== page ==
(10)&(11) Kindles E-readers were previously equipped with speakers and text-to-speech capability, but those features have been removed in Paperwhite. I thought that would have been pretty cool, but it did at least make my choice easier.
(12) You might think the Kindle Paperwhite wins this one, but I don't really think this is an advantage. It's a case of "less is more." Even the Kindle says you are supposed to use the dimmer light in the dark. I think the light was made to read in the dark, but for some reason everyone thinks the Kindle Paperwhite is better because the light is way brighter. The bright setting is to read in an already lit room—what is the point of that? Isn't the point of any E-reader to look like a piece of book paper, not like a computer screen? And you can never turn the lights all the way off. Yes I know it looks like the lights are off when it is on the lowest setting, it just seems wasteful to my sensibilities.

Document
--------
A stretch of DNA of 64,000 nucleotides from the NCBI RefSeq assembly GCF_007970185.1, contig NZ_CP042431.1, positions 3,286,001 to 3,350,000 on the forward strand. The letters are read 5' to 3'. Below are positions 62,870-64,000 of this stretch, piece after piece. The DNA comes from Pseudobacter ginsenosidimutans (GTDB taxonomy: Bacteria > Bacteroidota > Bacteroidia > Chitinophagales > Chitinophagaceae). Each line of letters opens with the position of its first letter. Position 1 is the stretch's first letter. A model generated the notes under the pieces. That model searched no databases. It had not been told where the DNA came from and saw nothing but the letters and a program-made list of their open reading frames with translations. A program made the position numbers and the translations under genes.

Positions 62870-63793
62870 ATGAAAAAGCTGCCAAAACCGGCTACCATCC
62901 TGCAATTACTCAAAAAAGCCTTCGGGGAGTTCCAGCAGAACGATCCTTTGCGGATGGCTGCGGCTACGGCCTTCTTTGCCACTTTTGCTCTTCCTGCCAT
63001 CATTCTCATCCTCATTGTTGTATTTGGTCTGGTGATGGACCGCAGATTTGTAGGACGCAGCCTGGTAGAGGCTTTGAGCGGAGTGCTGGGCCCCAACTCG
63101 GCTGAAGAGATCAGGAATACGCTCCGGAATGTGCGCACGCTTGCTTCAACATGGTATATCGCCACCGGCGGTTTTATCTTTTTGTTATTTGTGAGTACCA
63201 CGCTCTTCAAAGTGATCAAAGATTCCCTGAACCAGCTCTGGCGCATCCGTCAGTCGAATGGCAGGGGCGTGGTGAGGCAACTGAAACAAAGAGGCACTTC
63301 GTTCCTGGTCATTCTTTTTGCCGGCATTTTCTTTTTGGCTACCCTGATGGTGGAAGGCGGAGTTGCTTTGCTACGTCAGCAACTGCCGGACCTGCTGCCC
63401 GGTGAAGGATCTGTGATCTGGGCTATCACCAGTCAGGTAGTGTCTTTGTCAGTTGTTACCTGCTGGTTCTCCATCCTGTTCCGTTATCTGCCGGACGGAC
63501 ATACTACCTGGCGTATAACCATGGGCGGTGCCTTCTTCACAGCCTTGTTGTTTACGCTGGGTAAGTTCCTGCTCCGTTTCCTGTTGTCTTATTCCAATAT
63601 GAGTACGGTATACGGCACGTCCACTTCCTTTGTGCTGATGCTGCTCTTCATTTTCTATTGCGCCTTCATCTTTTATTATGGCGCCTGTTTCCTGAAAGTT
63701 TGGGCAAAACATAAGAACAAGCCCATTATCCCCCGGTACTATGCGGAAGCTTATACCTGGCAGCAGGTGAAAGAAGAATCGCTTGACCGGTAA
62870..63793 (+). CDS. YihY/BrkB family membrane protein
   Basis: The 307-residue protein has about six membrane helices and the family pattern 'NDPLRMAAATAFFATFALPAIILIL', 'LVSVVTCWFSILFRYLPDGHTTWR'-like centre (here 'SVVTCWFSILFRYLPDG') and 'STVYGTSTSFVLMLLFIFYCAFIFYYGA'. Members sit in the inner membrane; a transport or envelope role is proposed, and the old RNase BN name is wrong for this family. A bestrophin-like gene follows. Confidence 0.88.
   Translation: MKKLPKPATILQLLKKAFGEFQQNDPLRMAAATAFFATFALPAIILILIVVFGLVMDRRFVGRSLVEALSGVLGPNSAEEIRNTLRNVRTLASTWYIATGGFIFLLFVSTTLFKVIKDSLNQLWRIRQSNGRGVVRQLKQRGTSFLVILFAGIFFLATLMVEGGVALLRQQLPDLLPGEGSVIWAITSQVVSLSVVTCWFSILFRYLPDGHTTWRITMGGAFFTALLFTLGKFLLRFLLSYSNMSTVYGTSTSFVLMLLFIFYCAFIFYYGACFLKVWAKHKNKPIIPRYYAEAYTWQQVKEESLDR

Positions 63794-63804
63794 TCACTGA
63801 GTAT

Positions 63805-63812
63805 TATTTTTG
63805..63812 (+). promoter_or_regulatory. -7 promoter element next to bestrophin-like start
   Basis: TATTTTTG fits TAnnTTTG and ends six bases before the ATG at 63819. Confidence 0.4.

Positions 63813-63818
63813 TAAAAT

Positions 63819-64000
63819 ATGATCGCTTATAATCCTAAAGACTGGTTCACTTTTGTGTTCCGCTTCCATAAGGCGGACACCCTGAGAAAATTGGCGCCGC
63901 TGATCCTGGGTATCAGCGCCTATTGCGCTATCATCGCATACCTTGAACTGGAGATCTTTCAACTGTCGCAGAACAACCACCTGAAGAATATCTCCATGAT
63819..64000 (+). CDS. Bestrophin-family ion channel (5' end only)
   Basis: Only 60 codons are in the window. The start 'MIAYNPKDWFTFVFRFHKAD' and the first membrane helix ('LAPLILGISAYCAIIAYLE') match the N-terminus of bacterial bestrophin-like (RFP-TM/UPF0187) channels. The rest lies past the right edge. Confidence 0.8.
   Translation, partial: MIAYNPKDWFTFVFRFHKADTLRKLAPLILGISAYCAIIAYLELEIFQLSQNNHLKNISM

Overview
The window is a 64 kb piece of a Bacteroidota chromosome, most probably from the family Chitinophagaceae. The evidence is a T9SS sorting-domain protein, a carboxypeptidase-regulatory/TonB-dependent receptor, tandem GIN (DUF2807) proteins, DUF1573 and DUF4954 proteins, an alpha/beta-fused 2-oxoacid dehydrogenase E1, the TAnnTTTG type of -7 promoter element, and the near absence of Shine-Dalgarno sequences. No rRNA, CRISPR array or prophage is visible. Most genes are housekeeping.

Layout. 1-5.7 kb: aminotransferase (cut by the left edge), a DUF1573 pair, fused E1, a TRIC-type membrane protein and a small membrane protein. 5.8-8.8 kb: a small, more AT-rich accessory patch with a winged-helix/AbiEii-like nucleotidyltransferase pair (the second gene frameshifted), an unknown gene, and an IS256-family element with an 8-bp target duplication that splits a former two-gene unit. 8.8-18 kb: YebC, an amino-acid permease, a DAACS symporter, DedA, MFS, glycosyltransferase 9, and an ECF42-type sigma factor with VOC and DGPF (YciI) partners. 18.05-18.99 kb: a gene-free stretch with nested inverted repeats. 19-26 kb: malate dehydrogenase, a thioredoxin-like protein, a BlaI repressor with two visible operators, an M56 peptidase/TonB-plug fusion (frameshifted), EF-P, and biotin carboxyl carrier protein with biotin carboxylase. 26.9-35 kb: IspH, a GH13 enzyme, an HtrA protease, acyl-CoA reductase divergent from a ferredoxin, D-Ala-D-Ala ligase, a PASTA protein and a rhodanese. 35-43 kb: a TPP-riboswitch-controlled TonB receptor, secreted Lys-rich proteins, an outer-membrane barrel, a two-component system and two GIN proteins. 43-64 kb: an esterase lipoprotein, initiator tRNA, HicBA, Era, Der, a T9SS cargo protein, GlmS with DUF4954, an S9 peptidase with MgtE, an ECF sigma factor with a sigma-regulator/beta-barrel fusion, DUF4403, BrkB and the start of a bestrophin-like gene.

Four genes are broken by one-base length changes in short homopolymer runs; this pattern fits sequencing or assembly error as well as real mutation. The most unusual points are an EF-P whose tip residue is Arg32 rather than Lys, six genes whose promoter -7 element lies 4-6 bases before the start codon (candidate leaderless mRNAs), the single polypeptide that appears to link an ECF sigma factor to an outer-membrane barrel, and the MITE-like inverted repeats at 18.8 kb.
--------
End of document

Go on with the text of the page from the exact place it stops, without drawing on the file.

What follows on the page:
This was a really tough choice to make. One thing that helped me decide was the Nook with Glowlight gives you more stuff for the same price. Ad-free viewing and a wall charger are included with the Nook Glowlight, features which cost $20 and $10 extra respectively for the Kindle Paperwhite. Also Barnes & Noble seems to be out to please the customer a little more. You probably think I'm crazy for saying that. And yes I know Amazon has a fantastic, well-earned, true reputation for customer service. But hear me out. The Nook came out with E-book lending first. They also came out with a touch screen before the Kindle. They were also the first to put in a light for nighttime reading, something customers were really wanting. Even though Amazon has perfected the light and made lending better (for a $79 annual charge), Barnes & Noble was the first. I am hoping Barnes & Noble will make further strides in customer satisfaction before Amazon, perhaps better lending rules that you don't have to pay for.
Being able to read Epub E-books was important to me. Even though the Kindle can have them all switched over to Mobi by Calibre for free, this was just another step I didn't want my wife (the Nook is a Christmas present for her) to have to deal with. So I like that the Nook can read Epub directly.